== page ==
All cats need to tell us what they want from us. (Jack Emberly photo)

Along the Fraser: Cats are smarter than dogs

You can train dogs to complete simple tasks, but not how to figure things out logically.

I love dogs more than a thousand sockeye. They’re clever, but not as smart as cats.

Cats possess real intelligence, defined by Webster as “the skilled use of reason.”

Great writers know this. For example, Kurt Vonnegut, who wrote Thomas Edison’s Shaggy Dog. I’ll explain.

Firstly, there’s a cat I know well. It’s the tabby with raccoon rings on its tail that who stretched out on my favourite backyard chair when I showed up holding a coffee cup and a book.

Chewie, like the furry Star Wars character Chewbacca, a Wookiee from the planet Kashyyyk, belongs – if that’s the word – to a neighbour.

I just call him Buddy.

“How’s it going, Buddy?” I asked.

Buddy cracked open one eyelid, stretched, yawned, and answered with a sleepy ‘meow,’ two syllables – all cats need to tell us what they want from us.

This meow – no space between the parts, and no emphasis on either – was easy to translate.

“Coffee cup, book. You want this chair. But, I’m here. Find another.”

And I would, out of the respect for Buddy’s ability to set and achieve goals. Like gaining access to my house any time he wants.

This started two years ago. I’d opened the front door to take out garbage. Suddenly, a blur streaked past and up a flight of stairs. This was followed by a woman’s shriek.

“Where’d that cat come from?” the wife demanded.

“Oh, that’s Chewie,” said Number One son. “It’s the neighbour’s.”

Chewie had explored two bedrooms and a bathroom before Number One apprehended him.

“Time to go, buddy,” he said as he swooped the intruder up and carried him downstairs.

Buddy – his name after that – was purring contentedly.

“Weird, eh?” said Number One. “Guess he just wants to visit.”

Buddy visited the next day, and the next, in the same unannounced, sudden fashion whenever someone opened the front door. He’d head for a room he hadn’t fully explored, and purr loudly when we dropped him outside with, “No, Buddy, you don’t live here.”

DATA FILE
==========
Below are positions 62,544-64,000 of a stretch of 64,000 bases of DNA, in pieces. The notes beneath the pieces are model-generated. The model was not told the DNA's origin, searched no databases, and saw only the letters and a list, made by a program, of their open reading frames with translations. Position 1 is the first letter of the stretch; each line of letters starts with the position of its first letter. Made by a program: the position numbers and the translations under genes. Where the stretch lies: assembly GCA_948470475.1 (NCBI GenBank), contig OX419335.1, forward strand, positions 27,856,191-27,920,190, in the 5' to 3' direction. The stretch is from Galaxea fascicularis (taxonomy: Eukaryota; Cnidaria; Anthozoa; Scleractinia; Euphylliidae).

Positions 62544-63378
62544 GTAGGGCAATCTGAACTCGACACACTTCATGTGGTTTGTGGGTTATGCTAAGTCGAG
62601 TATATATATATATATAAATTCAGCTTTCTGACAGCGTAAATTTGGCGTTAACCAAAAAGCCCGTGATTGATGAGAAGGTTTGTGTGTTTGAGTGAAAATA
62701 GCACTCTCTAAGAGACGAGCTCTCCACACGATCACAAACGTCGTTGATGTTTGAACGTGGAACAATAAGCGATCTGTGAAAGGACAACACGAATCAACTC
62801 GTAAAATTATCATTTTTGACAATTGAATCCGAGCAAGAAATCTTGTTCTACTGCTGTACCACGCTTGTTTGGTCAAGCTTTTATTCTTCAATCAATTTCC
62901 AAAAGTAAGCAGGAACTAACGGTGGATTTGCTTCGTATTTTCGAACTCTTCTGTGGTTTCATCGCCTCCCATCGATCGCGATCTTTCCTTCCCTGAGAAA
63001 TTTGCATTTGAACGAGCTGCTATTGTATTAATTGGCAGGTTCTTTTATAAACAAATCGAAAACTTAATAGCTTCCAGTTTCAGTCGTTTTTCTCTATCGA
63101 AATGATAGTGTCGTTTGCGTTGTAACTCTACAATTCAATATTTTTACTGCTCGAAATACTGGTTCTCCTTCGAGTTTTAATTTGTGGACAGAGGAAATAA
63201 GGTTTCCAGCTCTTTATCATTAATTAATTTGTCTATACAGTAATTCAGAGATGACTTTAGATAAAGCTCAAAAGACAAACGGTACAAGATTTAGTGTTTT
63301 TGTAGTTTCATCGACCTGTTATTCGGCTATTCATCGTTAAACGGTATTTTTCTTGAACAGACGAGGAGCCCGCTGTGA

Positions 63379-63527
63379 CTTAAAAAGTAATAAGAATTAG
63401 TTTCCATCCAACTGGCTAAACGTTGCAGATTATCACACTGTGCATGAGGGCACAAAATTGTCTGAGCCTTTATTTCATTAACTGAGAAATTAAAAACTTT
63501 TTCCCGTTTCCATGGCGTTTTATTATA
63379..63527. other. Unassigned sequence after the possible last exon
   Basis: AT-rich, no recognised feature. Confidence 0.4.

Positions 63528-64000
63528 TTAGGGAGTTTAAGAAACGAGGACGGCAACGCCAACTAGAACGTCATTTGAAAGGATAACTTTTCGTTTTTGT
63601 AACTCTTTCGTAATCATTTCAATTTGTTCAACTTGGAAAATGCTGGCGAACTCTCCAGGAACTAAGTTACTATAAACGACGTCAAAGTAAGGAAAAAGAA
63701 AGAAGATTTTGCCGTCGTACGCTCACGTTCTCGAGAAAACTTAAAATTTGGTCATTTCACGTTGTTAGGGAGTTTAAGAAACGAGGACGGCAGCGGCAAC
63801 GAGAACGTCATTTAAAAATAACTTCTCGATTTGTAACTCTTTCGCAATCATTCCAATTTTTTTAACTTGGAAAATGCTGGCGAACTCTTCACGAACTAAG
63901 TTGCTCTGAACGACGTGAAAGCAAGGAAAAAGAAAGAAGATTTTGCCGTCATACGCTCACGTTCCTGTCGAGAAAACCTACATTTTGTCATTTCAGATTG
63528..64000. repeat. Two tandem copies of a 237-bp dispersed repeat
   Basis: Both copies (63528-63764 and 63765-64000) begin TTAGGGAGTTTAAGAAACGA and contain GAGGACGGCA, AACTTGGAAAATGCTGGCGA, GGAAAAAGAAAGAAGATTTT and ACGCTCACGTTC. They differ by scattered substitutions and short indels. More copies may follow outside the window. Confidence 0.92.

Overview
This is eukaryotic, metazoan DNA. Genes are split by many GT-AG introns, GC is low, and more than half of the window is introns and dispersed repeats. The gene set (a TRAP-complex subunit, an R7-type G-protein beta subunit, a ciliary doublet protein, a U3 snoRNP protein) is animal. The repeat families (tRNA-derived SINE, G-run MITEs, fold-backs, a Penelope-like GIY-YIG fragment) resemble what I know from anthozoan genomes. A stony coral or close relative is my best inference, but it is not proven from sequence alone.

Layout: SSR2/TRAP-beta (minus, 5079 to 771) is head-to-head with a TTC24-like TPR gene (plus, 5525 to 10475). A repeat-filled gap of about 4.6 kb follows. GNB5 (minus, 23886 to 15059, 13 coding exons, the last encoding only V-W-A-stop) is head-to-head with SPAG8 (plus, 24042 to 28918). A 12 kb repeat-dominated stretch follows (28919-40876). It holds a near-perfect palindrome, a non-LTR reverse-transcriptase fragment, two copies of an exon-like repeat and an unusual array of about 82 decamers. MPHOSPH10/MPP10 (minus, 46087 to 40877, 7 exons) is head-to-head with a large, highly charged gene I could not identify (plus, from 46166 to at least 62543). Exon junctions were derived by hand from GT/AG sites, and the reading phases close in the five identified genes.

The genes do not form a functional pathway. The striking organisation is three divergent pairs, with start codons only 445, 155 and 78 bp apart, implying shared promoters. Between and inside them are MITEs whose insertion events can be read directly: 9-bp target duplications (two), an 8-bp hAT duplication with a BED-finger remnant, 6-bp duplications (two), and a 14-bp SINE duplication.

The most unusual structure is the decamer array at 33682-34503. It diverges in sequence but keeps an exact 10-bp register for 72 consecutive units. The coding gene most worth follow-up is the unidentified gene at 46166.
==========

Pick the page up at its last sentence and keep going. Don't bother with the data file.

We did this until it seemed pointless. Buddy had a plan. This was his spare house.

“I guess there’s no harm in letting him stay a while,” conceded the wife. “But, nobody feeds him. He might never leave.”

Buddy didn’t want food anyway, and seemed uninterested in water we set out for him on hot days.

With a clipped, dismissive ‘meow,’ he’d walk off with his tail in the air. But when he thought no one was looking, he’d circle back to lap up the whole bowl. Buddy had to prove his independence.

In Rudyard Kipling’s story, The Cat That Walks by Himself, First Cat negotiated for independence in his contract with First Man and First Woman. Dog – destined for servitude – quickly agreed to protect the cave for a bare mutton bone.

Cat made no concessions. Just the same, First Woman gave him a bowl of milk after she found Cave Baby – who’d wailed all day – sound asleep.

Cat nestled beside it, purring loudly, had cleverly won First Woman’s gratitude.

After Buddy’s first home invasions, we stopped chasing him upstairs, and he stopped streaking past us. Because it wasn’t necessary, he strolled in leisurely.

Problem-solving like that ranks high up on Bloom’s Taxonomy of Thinking Skills, which I taught gifted kids. You can train dogs to complete simple tasks, but not how to figure things out logically.

Buddy can. We were watching a movie about a border collie who had no idea how to herd sheep. His human was pulling his hair out. Buddy studied the screen until he knew what was wrong, then shook his head. He was ready to shout, “Don’t chase them, dummy, slow down.” But, wisely, he just uttered a long, low ‘meow,’ of disbelief.

You can’t tell anyone they’re making a mistake. Buddy knew it doesn’t pay to try.

Back to Vonnegut. Edison failed to discover the right filament for the light bulb. But he’d invented a headset to measure intelligence.

One day he put it on his dog.

“No,” said the dog when the needle shot far right.

Edison was stunned.

“Tom,” Rover begged, “if you don’t tell anybody dogs can talk, I’ll tell you what to use for your lightbulb.”

Of course, Edison agreed. Sadly, though, when Rover asked to go out to pee, a pack of angry dogs who’d been listening killed him to keep their ageless secret.

Yet, even today dogs will imitate the words, ‘I love you’ (I wuv woooo),’ on Youtube, knowing that if we discover they can talk, we’ll make slaves of them.

“Rover, put out the garbage; answer the phone.”

Cats – dreading being treated like dogs – LOL – will never utter more than “meow,” two syllables not remotely suggestive of speech.

“You’ve a smart cat,” I told my neighbor. “Really likes us. Visits all the time.”

“Likes everybody,” she countered. “Goes into all their houses. Some people think he’s homeless and feed him.”

“So, he’s just been using us all this time,” lamented Number One.

“No,” I said, “but, unlike a dog, he’s too smart to put all his eggs in one basket.”

Jack Emberly is a retired teacher, local

author and environmentalist.

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